Passive Income With Coins From The U.S. Mint

by Scott on August 20, 2008

Madison @ My Dollar Plan found an interesting way to get Free Money From the US Mint. What’s needed is $250-$2,500 in available funds and a rewards credit card. I would not advise you try this if you carry any balance on your cards, as it defeats the purpose. Start here if you need to get out of credit card debt. In fact, I would urge you not to consider this if you also don’t have an emergency account or short term savings account. This is an investment and will take a couple weeks to receive your coins. You might have the CC bill come due before you receive your coins, so be careful! If you want to read further, here’s an interesting way to earn some fun money.

  1. Visit the U.S. Mint website and review the details.
  2. As of 8/19/08 standard shipping is free.
  3. Coins may be purchased as one box for $250 or two boxes for $500.
  4. One President per household. It appears you can purchase other Presidents. 5 are currently available.
  5. Use a cash back or reward credit card. The U.S. Mint accepts Visa, Mastercard, American Express (Amex), and Discover Cards.
  6. Once coins arrive, you can use them anywhere you shop. This is U.S. currency and is accepted everywhere. They would make a great gift from the tooth fairy too!
  7. If you don’t plan on spending $250 or $2,500 in cash soon, visit your local bank branch and make a deposit. If they give you a hard time, just make several $50 deposits.

What kind of passive income or alternative income will I expect from this transaction? I’m going to use my Blue Cash Rewards from American Express as an example. I have two reward tiers with this Amex card. I earn .05% on purchases up to $6,500 and then 1.5% on everything over that. Two examples show earning potential at .05% and 1.5% below. Be sure to read your credit card reward information carefully and call your company if you have any questions.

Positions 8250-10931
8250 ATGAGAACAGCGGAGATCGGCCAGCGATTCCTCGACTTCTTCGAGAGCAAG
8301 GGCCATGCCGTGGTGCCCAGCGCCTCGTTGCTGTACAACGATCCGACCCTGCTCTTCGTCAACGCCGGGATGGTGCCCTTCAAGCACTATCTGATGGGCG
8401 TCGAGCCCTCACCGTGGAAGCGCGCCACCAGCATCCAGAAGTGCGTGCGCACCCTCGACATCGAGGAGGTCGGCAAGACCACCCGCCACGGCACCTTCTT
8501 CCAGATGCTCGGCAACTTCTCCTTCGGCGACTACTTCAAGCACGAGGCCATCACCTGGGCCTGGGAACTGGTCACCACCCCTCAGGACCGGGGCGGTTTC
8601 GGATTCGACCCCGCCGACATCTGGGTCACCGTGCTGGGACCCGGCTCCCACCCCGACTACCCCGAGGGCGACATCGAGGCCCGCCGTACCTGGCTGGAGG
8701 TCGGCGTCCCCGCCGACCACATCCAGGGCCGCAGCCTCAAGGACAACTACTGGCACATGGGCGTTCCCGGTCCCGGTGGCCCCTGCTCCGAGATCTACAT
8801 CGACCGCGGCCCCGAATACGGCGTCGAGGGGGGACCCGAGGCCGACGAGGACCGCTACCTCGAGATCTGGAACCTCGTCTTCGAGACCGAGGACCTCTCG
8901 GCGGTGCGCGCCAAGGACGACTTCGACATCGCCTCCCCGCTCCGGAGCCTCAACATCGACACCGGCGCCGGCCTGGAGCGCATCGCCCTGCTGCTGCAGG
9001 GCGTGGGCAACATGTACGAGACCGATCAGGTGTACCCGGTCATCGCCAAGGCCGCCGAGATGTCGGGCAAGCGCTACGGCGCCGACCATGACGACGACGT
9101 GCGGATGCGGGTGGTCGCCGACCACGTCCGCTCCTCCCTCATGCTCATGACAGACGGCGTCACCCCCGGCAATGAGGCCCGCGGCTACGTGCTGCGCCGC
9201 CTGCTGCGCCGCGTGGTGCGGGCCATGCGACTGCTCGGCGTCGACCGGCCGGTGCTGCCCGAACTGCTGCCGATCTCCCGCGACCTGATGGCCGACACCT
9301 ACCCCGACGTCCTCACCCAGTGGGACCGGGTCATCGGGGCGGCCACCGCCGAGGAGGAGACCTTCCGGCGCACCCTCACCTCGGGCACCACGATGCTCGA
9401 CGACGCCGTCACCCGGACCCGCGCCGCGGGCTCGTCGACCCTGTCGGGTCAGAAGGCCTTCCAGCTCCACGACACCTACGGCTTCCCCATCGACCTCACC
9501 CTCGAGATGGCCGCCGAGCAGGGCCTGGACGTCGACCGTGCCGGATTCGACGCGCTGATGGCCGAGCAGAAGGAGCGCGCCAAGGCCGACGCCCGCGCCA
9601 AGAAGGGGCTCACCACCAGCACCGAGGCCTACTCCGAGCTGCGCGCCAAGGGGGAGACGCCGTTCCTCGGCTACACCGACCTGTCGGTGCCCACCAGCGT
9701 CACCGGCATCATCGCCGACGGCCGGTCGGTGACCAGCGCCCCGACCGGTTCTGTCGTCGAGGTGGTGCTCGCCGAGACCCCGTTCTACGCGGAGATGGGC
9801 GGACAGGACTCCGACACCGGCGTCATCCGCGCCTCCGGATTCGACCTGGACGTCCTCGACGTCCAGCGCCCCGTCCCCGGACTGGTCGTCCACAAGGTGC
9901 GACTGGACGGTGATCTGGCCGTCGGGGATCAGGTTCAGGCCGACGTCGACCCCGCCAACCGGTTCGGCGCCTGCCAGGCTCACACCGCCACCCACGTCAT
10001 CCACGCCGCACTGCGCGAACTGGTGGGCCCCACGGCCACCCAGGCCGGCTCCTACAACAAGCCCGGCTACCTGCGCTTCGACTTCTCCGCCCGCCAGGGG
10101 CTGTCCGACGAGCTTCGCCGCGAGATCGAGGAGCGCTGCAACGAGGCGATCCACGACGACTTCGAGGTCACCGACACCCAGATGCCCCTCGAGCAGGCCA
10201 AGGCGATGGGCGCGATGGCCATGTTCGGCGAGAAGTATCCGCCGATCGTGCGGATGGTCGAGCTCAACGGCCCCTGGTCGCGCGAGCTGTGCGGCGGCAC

1. Purchase $250 in coins @ .05% earns $1.25
  2. Purchase $250 in coins @ 1.5% earns $3.75
  3. Purchase $500 in coins @ .05% earns $2.50
  4. Purchase $500 in coins @ 1.5% earns $3.75
  5. Purchase the max $2,500 in coins @ .05% earns $12.50
  6. Purchase the max $2,500 in coins @ 1.5% earns $37.50

My conclusion: It may not be worth your time or effort if you are only going to purchase $250 in coins with a 1% reward card. You’ll only be earning $2.50 and may not be worth your time and cover your gas expense to your local bank. It could still be fun and if you were looking to purchase $1 Presidential coins anyway, you still might want to consider it. I do think it would be worth your time and money if you have a higher reward credit card and you can invest $500 or more. It takes just a few minutes to purchase the coins and as long as your bank will take your deposit, you’ll be making $1.25-$37.50 for your efforts. Your credit card reward program may earn you more! Just to be sure you should probably ask your bank manager if you could deposit these coins. I don’t see it being an issue, but they might have a limit to how many $1 coins they like to have on hand. You could probably get around this by making several $50 deposits.

Do you have a reward card that would yield more than 5% in this U.S. Mint example? Please share it with us. Have you ever purchased coins through the U.S. Mint before?

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{ 4 comments… read them below or add one }

1 jeflin August 24, 2008 at 5:26 am

This is an ingenious way to make some money but some people may sniff at the small change they make and time wasted in queuing.

Still it shows us what a little thinking can yield.

http://jeflin.net

2 My Dollar Plan August 29, 2008 at 1:09 pm

So what do you think? Should we both order some?

3 Steve C | MyWifeQuitHerJob October 24, 2008 at 10:55 pm

I think the cost of gas in getting to the bank would offset most of the gains:)

4 D Peterson November 4, 2008 at 9:39 pm

Does a purchase as the USMint for coins get detected by a credit card company as a cash advance? If so, this may be a money loser as some credit cards immediately start charging interest on cash advances.

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